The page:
Pursuant to Relief package announced by RBI vide circular named ‘COVID-19 – Regulatory Package’, for the term loans by all lending institutions (Banks, NBFCs, Financial Institutions), a moratorium of three months have been permitted to be allowed for all installments(principal, interest, bullet repayment, EMIs, credit card dues) falling due between 1 March 2020 and 31 May 2020. Accordingly, the repayment schedule and tenor for such loans would stand shifted by three months.
However this has led many questions unanswered. Queries have been raised to the regulator (RBI) pertaining to several issues (discussed in this article), but in absence of instant guidelines to tide over it, there might be possibility of ripples in the economy. Let’s discuss this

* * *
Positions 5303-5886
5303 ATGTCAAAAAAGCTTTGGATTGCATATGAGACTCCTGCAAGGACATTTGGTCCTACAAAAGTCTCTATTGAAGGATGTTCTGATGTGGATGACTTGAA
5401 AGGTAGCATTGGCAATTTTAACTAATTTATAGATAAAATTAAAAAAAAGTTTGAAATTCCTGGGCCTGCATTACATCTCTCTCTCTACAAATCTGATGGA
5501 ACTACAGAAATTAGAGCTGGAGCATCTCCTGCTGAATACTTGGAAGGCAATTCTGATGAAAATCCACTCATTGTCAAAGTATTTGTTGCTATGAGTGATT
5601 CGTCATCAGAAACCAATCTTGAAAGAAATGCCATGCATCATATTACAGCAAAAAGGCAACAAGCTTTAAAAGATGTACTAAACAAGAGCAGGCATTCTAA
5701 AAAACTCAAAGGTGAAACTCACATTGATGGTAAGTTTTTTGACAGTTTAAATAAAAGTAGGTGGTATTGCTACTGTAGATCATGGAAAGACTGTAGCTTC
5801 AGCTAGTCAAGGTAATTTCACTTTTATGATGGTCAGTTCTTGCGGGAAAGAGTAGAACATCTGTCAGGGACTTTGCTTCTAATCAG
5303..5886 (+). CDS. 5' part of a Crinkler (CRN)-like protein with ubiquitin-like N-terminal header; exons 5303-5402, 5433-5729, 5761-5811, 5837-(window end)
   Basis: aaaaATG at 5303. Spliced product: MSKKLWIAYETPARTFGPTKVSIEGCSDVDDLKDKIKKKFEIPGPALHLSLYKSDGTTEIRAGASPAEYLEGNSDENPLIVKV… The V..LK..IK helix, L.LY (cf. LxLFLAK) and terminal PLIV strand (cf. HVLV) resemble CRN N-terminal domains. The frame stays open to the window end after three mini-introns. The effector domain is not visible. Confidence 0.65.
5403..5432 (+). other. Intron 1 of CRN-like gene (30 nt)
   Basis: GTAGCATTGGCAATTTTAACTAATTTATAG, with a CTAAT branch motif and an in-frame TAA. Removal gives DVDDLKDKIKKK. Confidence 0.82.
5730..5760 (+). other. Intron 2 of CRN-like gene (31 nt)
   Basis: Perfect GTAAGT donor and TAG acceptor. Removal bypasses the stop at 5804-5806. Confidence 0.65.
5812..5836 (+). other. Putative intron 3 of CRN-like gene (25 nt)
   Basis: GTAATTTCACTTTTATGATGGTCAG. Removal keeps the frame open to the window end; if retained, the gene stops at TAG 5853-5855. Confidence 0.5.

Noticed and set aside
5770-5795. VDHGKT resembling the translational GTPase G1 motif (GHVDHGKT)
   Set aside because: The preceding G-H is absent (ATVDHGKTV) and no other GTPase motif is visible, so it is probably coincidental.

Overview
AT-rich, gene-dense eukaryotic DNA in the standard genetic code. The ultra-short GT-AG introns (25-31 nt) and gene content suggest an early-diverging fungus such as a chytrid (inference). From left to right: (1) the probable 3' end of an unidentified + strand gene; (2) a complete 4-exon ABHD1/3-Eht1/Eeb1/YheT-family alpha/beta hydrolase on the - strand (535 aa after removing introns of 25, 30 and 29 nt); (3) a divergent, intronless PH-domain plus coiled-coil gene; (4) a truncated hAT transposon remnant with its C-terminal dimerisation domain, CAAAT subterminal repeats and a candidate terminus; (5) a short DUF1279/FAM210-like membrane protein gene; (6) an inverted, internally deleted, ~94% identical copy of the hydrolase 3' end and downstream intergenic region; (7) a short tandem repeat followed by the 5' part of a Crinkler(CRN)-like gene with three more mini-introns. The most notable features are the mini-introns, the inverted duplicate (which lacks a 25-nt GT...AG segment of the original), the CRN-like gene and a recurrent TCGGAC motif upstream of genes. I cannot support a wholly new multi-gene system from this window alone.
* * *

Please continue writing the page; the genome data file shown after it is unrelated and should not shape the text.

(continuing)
Bill Discounting transactions and Securitization transactions
Bill discounting transactions under TReDS:
Trade Receivables and Discounting System (TReDS) is an electronic bill discounting platform regulated by RBI and endorsed by the central government to provide MSME ‘suppliers’ of corporate ‘buyers’ instant payments for future receivables to prevent delay in payouts for cash-strapped small businesses. Banks and NBFCs finance invoices at competitively priced interest on a bidding basis on the platform, which then gets structured as short-term loans to the corporate with a maximum maturity.
Lenders say these loans don’t qualify as these are neither in the nature of cash credit, nor overdraft. Thus the distressed companies using this platform to discount their invoices are facing potential risk of default as the moratorium benefits are not extended to them.